Fringe Box

Socialize

Twitter

XX Notes: Building Advice (By Royal Appointment)

Published on: 23 May, 2021
Updated on: 24 May, 2021

Maria Rayner

Maria Rayner‘s observational column from a woman’s perspective…

A couple of weeks ago, I met the Princess Royal on a loosely kept secret visit to the sailing club, which is celebrating its centenary. There was a lot of security.

She was charming and friendly, and it was a great day. But my biggest takeaway from the occasion came from meeting one of her entourage.

Able seaperson Maria Rayner (fourth from left) meets HRH The Princess Royal Photo Hayling Island Sailing Club

Let’s row back a bit. Bored with the confines of our suburban garden, and alert to any possibility of moving closer to the coast and our beloved boats, my husband and I became aware of a plot of land, with sea views, for sale.

With the work/life balance of a three-day commute to London for my husband and the agile working policy of my employer, an idea of building our dream house took root in fertile soil.

The Art Deco House in Nightingale Road, Godalming Image Google Maps

Some people can recall the details of every house on Grand Designs. I know the Art Deco house in Godalming, there’s a vague recollection of a Huf Haus and everyone knows about the Lighthouse in Croyde, Devon, which bankrupted its owner.

Kevin McCloud, presenter of Grand Designs Image Wikipedia

Considering Kevin McCloud’s programme has been running for more than 21 years, that’s not great for a budding developer.

We thought we were approaching the project with our eyes wide open. Everyone knows you can build a kit house really quickly. There was already planning permission for a huge house on the site that would have cost a fortune to build. We could enjoy the site pre-build (with utilities and open fields) under canvas.

The more the pandemic locked down our freedom of movement, the further our imaginations travelled and kicked potential problems to the (extremely) long grass.

In March, we finally exchanged and completed on our dream. A few days after we’d walked around the plot, pinching ourselves that we now owned such a fabulous view, the daylight of reality crept in.

Kit houses may spring up relatively easily, but they still require the developer to jump through all the usual hoops. It turns out that building a house on a near-rewilded plot in a National Park, requires a whole assault course of surveys, ecological, topographical, archaeological, environmental, trees, soil, air.

A “kit house” under construction

Apparently, all that has to be checked out, even if the house you want to build is smaller than had been already agreed by Planning. As our architect remarked: “I can’t believe bats are so rare; they seem to be living in every house I want to knock down.”

I’m beginning to digress and I’m sure I’ll be revisiting this subject in later columns (remember that long grass, lizards love it). This project is likely to be all-consuming.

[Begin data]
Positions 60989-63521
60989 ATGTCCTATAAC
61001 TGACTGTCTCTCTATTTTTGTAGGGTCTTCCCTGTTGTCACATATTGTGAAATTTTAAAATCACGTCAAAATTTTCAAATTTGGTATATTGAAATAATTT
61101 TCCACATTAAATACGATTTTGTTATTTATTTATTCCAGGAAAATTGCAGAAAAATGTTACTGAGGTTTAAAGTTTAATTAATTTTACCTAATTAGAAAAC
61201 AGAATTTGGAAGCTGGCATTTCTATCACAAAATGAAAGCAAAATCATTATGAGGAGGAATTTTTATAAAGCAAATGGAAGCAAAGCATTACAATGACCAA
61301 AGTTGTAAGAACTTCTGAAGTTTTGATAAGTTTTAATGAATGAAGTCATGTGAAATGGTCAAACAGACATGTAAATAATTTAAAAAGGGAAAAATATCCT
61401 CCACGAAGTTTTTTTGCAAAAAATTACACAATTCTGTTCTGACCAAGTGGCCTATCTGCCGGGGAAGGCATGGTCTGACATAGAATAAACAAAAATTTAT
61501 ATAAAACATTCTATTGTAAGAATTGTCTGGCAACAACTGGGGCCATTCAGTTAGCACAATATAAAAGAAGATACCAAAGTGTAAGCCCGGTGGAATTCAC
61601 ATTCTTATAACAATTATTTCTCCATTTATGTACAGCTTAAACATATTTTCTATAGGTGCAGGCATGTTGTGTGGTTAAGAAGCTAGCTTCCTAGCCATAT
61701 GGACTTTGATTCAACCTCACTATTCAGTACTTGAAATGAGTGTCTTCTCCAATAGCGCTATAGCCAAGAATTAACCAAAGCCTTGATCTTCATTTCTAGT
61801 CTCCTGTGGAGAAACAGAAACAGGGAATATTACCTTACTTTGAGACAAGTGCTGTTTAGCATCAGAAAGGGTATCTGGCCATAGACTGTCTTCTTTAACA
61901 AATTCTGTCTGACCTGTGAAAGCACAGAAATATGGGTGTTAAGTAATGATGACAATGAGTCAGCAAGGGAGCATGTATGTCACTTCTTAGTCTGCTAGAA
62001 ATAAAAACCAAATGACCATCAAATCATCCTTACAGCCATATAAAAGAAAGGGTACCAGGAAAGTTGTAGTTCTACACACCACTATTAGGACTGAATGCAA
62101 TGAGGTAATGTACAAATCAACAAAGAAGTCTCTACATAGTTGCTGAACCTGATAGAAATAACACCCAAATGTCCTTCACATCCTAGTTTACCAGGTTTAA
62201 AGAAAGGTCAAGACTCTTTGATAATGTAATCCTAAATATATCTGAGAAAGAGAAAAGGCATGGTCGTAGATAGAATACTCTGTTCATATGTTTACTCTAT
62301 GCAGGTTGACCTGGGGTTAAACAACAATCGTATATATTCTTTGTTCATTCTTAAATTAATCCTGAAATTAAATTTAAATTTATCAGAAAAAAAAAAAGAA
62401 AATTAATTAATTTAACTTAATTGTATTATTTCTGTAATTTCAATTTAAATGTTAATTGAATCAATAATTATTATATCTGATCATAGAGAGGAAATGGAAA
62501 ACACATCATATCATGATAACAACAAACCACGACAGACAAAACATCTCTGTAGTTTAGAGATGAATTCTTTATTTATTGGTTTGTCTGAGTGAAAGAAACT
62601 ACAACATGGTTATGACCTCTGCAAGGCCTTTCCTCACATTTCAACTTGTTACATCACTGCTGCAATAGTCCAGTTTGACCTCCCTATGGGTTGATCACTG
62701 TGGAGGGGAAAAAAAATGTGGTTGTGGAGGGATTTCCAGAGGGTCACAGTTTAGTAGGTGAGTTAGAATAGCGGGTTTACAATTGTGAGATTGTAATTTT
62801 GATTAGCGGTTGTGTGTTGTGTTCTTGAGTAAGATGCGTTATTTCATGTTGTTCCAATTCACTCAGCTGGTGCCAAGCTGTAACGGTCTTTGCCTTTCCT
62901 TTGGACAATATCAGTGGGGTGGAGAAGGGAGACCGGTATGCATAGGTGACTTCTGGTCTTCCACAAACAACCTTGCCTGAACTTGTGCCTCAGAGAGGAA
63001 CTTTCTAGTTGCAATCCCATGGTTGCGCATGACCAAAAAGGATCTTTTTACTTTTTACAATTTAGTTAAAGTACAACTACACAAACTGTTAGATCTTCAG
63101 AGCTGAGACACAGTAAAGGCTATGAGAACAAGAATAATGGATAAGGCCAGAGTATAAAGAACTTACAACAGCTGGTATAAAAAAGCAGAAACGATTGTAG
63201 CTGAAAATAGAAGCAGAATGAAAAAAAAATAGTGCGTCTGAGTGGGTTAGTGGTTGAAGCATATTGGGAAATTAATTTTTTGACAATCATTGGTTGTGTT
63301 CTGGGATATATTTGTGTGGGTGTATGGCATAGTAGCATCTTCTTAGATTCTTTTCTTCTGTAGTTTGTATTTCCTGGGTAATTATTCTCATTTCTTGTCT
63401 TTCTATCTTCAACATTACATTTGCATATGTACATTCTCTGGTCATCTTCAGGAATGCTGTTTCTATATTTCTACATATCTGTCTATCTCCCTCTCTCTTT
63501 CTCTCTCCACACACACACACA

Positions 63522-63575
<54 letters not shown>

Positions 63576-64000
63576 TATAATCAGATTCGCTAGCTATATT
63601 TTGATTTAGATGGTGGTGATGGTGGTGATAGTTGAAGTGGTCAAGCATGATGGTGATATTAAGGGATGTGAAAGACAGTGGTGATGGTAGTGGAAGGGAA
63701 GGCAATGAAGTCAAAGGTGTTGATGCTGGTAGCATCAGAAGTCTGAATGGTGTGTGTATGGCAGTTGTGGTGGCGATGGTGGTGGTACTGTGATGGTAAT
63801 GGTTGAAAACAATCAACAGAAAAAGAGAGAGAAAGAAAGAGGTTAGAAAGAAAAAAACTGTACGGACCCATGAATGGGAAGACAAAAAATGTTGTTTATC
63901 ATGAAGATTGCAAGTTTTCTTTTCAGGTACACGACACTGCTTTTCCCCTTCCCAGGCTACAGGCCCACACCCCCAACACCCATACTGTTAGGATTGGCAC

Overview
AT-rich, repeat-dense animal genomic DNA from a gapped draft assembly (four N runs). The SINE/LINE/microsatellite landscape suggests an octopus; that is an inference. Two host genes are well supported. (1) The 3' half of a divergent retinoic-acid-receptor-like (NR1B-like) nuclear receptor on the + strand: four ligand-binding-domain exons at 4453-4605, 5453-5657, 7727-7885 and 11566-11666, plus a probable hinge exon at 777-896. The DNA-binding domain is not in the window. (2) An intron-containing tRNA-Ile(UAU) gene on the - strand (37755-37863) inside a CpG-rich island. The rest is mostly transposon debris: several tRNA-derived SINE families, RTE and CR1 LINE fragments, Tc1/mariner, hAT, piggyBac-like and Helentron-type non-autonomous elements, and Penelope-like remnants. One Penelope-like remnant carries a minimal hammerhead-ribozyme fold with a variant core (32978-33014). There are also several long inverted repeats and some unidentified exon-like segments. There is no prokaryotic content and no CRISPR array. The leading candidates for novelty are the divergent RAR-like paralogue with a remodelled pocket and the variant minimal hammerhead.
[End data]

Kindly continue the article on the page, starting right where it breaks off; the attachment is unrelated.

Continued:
Today’s subject is building materials. From being someone who switched channels when home improvement programmes came on, last weekend I signed up to a Buildit virtual conference.

Subjects ranged from Mechanical Ventilation Heat Pumps, hiring a professional to manage your build, triple-glazing vs double-glazing and rainwater harvesting. It was riveting and I learnt a lot. I admit to my eyes glazing over as the presenter outlined the finer engineering points of avoiding too many 90 degree angles for your ground-source heat-pump but it was time well spent.

An architect from Greenspace talked about budgets. The price of structural timber has gone up by 40% since last year, double effect of Brexit-inflation on European imports and holiday money being spent on home improvement projects, resulting in increased demand for building materials.

Our projected build start of February 2022, far from being an inconvenience, could be a blessing in terms of expense.

Source FRED Click on image to enlarge

And if you think 40% is a lot, think about DIYers in the States, where the cost of lumber (timber) has rocketed. I’m not known for my mathematical skills, but even I can see from this FRED graph, using stats from the US Bureau of Labor Statistics, that numbers have gone from 216 in May 2019, to 469.4 in April 2021 (I think that’s billions of dollars).

Oh, yes, The Princess Royal? This scarcity was corroborated by her Lord Lieutenant, with whom I chit-chatted while the VIP was powdering her nose. His day job is running a building supplies company, so when I mentioned I was building a house in the area, he reassured me supplies should stabilise by the Autumn. Who said the Civil List doesn’t give value for money?

Share This Post

Leave a Comment

Your email address will not be published.